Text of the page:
From a practical point of view I noticed also with my own notes that a small summary of the most salient features makes using them later on a lot easier - and useful, even though on the other hand I am aware of the impatient attitude that tends to creep in. What do you think about that?

Also I think I would appreciate remarks on the brewing - water/ leaf ratio, steeping times etc. Personally I find that e.g. different water/ leaf ratios can give me quite different results, e.g. in how agreeable the tea's energy is to me. There are a few teas I found wonderful with a relatively low water/ leaf ratio, but flawed with a high ratio.

- Martin

Matt said...


A summary of sorts is a great way to sum up a tea tasting. It too has pros and cons. The best part of a summary is that it is easy to refer to and, in the end, is a commentary on the most salient points of the tea session. It makes points which you can easily fall back on when wondering what X tea was like. As you mentioned, there is also something a bit lazy or impatient about it as well. A summary often is a judgement on what observations are the most important in a tea session.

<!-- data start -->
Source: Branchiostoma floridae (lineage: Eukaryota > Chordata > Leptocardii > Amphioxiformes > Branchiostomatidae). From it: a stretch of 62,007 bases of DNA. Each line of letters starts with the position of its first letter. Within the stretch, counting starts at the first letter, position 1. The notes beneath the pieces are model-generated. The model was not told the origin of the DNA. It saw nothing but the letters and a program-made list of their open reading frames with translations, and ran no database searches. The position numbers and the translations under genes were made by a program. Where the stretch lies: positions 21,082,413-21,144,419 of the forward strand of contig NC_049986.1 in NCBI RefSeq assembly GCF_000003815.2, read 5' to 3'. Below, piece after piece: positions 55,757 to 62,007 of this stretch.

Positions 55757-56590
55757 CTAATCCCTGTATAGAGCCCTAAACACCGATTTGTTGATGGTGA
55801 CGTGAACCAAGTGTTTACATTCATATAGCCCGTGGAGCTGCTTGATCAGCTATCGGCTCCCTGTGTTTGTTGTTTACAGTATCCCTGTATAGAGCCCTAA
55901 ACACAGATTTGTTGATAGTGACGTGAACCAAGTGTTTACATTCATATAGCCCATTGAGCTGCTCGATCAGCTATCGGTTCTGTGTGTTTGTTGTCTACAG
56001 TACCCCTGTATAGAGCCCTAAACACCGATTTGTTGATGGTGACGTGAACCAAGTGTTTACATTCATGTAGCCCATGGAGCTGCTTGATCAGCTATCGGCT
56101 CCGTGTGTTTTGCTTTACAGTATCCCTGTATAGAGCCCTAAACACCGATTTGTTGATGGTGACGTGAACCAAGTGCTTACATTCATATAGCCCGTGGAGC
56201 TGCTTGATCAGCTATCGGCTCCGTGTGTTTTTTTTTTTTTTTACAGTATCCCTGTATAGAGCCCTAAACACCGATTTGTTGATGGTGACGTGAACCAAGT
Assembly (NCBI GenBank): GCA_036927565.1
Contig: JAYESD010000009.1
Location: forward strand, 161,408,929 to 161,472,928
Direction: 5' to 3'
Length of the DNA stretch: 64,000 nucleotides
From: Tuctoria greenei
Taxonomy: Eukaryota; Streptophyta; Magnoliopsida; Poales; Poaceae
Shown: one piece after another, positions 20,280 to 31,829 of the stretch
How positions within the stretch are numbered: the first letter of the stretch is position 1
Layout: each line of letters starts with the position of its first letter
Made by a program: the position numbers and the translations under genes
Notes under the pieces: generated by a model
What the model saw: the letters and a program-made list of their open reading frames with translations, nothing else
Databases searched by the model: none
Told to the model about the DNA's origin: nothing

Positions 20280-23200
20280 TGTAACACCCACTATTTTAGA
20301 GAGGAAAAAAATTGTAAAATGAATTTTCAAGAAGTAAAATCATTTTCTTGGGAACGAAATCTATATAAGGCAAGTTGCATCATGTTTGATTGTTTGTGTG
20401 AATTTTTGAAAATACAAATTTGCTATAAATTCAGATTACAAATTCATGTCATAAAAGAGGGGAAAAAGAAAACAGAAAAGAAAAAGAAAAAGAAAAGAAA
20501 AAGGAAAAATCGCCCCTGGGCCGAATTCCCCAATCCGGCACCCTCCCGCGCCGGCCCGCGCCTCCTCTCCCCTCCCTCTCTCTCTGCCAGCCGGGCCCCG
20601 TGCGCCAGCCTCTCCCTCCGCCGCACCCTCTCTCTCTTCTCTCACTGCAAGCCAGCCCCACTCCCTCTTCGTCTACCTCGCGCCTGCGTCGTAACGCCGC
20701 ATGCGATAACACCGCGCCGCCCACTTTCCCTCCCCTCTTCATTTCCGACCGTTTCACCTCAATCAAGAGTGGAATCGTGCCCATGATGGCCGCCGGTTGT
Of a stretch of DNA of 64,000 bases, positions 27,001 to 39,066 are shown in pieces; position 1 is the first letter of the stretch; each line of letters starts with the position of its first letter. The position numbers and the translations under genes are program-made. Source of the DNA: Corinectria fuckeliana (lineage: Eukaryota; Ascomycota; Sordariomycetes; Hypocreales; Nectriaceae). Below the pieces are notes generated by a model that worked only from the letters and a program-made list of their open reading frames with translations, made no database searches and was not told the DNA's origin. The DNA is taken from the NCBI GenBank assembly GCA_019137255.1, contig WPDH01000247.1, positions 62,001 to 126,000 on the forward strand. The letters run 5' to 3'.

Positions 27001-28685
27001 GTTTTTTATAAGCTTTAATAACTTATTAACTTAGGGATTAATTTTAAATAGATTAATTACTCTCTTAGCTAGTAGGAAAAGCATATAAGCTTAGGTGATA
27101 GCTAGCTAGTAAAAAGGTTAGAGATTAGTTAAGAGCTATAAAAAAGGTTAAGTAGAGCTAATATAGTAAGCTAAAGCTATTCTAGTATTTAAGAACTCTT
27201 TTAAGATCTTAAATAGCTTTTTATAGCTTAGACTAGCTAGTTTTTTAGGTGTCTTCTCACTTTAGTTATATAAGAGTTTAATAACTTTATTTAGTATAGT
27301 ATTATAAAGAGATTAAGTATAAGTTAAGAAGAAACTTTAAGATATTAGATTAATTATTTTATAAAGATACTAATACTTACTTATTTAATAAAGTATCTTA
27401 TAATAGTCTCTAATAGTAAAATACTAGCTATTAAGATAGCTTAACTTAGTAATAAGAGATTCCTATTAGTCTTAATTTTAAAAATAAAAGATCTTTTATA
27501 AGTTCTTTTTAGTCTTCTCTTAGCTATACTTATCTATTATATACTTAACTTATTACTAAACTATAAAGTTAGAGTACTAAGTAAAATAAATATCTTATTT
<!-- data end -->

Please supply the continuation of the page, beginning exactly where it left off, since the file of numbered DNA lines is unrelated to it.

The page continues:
Sometimes little snippets of summaries sneak into the tea reviews on this blog, but for the most part they are avoided because they negate what actually went on in the session to a positive or negative statement- most teas, especially puerh are much more complex than this, and so are ones sessions with these teas.

As far as leaf ratio, temp, steep time. Sometimes will add that in as well especially if there is a big discrepancy when this is done. If someone inquires in the comment section advice is usually doled out. Becoming too technical destroys the tea session for me so, I tend not to go there.

Thanks for your wonderful feedback. Perhaps I will add a bit more summary.